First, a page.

A relatively recent method for separating titanium tetrachloride from ferric and ferrous chloride, described in Uhland U.S. Pat. No. 3,628,913, involves transferring the gaseous mixture through a duct at a temperature of at least 20° C. above the dew point of ferrous chloride to a spray condenser where the gaseous mixture is cooled to between 150° to 280° C. with liquid titanium tetrachloride. While this method avoids severe ferrous chloride pluggage in the transfer duct, the cooling requires large condensation chamber equipped with a spray disk of sufficient size to atomize large quantities of liquid titanium tetrachloride.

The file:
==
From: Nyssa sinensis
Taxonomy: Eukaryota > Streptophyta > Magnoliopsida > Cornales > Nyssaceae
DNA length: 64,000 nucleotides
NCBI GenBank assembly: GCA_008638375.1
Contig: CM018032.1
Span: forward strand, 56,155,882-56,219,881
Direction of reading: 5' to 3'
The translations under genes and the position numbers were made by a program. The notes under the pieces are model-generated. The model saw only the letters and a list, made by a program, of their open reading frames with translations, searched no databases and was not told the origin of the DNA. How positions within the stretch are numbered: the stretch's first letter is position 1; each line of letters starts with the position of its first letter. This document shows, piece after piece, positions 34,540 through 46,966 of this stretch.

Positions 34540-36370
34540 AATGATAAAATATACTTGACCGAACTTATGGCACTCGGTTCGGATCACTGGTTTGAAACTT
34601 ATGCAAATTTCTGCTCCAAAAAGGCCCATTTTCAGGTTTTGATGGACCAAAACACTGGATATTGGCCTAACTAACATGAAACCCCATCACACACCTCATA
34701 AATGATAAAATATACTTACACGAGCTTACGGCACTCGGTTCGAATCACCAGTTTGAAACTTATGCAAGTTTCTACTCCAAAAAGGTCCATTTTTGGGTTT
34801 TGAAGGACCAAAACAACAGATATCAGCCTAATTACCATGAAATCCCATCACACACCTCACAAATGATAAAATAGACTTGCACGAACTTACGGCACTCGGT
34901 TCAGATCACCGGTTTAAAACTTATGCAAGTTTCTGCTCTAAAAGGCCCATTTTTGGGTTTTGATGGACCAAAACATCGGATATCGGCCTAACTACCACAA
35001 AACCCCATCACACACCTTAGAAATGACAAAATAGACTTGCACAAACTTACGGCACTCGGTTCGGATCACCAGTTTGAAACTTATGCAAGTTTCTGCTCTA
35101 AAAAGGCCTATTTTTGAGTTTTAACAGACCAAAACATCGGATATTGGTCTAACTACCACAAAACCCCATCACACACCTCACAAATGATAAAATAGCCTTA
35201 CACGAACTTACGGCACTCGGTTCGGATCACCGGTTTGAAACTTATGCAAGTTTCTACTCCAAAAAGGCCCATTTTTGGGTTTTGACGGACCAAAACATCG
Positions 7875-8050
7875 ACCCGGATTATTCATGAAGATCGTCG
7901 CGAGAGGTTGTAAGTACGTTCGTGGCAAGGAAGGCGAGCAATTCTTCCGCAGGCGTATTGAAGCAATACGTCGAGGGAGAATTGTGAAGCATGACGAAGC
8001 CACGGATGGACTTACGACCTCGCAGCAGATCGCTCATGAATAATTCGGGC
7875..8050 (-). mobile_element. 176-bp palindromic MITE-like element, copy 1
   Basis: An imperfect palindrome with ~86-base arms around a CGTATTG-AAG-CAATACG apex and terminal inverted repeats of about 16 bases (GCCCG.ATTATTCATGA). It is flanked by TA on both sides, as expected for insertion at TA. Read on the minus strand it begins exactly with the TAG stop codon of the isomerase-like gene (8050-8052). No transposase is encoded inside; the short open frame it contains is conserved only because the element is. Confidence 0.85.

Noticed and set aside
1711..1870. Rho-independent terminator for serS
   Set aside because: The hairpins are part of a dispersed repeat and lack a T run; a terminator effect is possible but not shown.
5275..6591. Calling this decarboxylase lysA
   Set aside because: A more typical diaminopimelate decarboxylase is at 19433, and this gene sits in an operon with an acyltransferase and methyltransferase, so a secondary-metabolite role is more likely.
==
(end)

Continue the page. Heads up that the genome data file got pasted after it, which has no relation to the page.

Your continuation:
This invention is based primarily on the discovery that gaseous metal chloride, particularly one with a wide liquid temperature range and high freezing point, must be rapidly and thoroughly cooled to a temperature below the freezing point to avoid the formation of liquid phase droplets which can coalesce and form massive solid deposits.